(a) Medium opaqueness is determined by the pigment content. The more
pigment in the medium, the more opaque it will be. Examples of opaque paints are tempera,
gouache, and acrylic.
(b) Though acrylic paints are classified as an opaque medium, they may need
more than one coat to achieve the opaque effect.
Media have differing characteristics and uses due to their element makeup.
elements are pigment, binder, and vehicle (sometimes called carrier).
a. Pigment is the colored matter which produces the image from the medium. Pigments
can be either man-made or a product of nature. Ground pigment is added to the other elements
b. Binder is the glue that holds the elements together. Some binders hold the elements
together in sticks (chalk, crayon, pastels), others hold the medium to the image surface.
c. Vehicle (sometimes called the carrier) is the liquid which suspends the pigments and
Mixed media is the combination of more than one media in an illustration.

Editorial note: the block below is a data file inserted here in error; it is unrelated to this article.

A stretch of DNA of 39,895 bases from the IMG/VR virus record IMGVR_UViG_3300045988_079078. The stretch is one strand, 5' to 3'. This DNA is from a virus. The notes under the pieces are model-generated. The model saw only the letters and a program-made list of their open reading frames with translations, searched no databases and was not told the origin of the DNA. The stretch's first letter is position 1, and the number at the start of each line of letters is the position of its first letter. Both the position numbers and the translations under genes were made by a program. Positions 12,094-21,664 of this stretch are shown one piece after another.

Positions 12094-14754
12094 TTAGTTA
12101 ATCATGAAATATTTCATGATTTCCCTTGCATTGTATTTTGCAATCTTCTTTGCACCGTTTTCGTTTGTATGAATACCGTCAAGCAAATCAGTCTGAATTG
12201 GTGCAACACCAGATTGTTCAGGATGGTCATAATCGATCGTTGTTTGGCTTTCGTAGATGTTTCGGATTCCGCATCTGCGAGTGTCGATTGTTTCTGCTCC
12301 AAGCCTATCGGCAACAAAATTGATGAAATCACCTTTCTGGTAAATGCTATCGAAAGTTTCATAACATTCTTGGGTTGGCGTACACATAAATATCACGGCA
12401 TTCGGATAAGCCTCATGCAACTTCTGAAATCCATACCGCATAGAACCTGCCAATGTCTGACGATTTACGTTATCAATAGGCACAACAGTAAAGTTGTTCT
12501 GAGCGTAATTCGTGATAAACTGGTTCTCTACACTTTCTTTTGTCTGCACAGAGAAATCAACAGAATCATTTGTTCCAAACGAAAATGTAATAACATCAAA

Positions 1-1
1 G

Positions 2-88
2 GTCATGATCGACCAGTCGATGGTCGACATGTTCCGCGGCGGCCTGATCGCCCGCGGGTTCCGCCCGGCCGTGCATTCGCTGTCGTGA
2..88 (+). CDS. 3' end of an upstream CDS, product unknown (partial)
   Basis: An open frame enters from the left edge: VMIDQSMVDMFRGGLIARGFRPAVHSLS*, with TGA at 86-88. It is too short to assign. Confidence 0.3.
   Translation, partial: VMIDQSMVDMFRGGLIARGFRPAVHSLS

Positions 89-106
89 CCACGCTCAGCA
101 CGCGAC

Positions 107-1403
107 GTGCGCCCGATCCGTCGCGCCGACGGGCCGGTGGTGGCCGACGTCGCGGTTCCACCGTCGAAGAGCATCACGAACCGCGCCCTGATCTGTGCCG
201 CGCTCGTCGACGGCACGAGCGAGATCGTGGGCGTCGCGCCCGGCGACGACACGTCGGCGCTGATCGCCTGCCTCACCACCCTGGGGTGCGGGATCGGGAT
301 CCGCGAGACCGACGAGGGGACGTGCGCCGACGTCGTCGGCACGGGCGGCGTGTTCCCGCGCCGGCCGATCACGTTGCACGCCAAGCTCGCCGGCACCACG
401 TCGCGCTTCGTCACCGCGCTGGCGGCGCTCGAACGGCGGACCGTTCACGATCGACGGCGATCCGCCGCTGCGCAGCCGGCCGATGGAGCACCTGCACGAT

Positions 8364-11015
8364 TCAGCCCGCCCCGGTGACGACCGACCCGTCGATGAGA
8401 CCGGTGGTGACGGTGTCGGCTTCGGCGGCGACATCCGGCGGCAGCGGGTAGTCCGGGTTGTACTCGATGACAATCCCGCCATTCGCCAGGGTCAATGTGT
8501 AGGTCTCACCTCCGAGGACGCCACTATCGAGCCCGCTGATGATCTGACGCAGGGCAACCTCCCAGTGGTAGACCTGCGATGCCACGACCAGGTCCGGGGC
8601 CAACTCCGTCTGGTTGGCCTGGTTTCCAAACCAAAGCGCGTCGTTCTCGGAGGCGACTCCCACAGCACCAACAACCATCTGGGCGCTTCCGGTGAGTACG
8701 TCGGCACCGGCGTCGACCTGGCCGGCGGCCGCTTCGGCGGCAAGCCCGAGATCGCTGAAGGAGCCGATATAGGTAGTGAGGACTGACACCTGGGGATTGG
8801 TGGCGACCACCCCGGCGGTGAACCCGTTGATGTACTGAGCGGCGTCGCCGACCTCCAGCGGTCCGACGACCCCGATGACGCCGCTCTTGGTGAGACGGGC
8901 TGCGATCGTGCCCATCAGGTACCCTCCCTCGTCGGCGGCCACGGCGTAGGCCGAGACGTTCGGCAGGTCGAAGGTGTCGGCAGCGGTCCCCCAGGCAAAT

pleasing combinations are watercolors, tempera paints, or acrylics, with ink contours.
Learning Event 2
Techniques are the way you use or apply various media to the drawing surface. This
application creates illusions of edges, depth, movement, and texture.
Line techniques create the illusion of tones and shading with black and white only. Line
techniques effectively use lines, dots, or circles to create the illusion of tone (fig 3-4).
a. Single line technique creates the illusion of value variations through line weight, the
number of lines, and their proximity. Single line weight is uniform throughout its length. You
can achieve the total range of values using pencil, pen and ink, or brush and ink. Apply single
line in one of four methods: mechanical, freehand, form following, and diagonal or repeating
pattern (figs 3-5 through 3-8).